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How to avoid disinheriting children in a blended family

In the United States, about 16 percent of all children live in a blended family, explains Healthline. This statistic does not constitute families with adult children or those who do not live within the blended family.

If you remarry after the dissolution of your first marriage, an estate plan is crucial to prevent disinheriting your children. You may not plan to disinherit the children from the first marriage but it can happen when you do not have an estate plan.

The dilemma of dying without a will

If you die without a will or other estate planning vehicle, then your assets may end up in the hands of the courts. This is called dying intestate, explains CNBC. To leave your estate in the hands of the court system or the state is a long, difficult process. The children and family members involved may have conflicting ideas of what your wishes were. Do you trust your family not to fight if you die without a will? Even the most amicable families can enter volatile territory after a death.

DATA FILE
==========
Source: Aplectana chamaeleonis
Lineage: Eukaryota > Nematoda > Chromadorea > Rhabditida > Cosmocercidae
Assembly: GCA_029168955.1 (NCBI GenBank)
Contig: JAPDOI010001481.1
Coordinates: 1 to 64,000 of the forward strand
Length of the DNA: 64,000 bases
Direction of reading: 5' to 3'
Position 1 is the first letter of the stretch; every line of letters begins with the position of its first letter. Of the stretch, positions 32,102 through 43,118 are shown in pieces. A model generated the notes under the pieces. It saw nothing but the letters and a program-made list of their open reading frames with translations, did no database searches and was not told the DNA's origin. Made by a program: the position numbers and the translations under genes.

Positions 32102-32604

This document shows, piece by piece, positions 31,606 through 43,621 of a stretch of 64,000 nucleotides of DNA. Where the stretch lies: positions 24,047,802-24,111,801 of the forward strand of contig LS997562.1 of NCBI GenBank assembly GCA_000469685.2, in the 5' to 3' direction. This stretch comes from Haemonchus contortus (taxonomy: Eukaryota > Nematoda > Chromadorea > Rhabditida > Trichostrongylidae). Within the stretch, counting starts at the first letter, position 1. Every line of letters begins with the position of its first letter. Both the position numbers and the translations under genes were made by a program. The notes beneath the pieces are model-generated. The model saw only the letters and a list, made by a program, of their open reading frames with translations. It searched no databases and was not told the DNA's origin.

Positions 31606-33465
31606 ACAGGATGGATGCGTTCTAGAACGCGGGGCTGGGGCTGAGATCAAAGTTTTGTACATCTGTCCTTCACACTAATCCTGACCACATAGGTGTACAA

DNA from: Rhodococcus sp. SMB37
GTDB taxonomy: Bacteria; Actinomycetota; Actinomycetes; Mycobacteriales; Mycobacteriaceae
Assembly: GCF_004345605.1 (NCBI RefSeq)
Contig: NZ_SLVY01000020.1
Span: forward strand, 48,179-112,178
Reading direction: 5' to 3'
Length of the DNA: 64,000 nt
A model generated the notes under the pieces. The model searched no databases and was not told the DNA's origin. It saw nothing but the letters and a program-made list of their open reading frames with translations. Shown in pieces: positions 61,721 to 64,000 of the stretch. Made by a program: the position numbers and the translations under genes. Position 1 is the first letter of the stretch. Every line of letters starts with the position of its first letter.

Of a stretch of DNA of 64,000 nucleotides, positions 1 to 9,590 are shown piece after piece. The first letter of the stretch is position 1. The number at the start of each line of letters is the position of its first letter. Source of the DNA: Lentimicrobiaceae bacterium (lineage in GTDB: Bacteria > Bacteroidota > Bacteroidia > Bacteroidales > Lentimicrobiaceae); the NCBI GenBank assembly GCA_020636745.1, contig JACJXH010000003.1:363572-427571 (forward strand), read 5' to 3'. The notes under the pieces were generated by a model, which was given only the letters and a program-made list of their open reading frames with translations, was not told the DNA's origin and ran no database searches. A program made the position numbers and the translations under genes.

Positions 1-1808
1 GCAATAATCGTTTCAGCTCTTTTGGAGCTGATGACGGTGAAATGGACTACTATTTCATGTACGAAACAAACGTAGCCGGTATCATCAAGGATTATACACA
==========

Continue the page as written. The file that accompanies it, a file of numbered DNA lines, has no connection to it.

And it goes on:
The solution to blended family estate plans

To avoid the mess of dying intestate, it helps to have an estate plan. Consider account beneficiaries on your life insurance policies and retirement accounts. Also, you can choose who you want to take control of your home. If there are items that you want to leave for specific children, be as detailed as you can in the will. Do not leave any room for interpretation. If you have minor children or children who would not benefit from a lump inheritance, you may also want to consider a trust.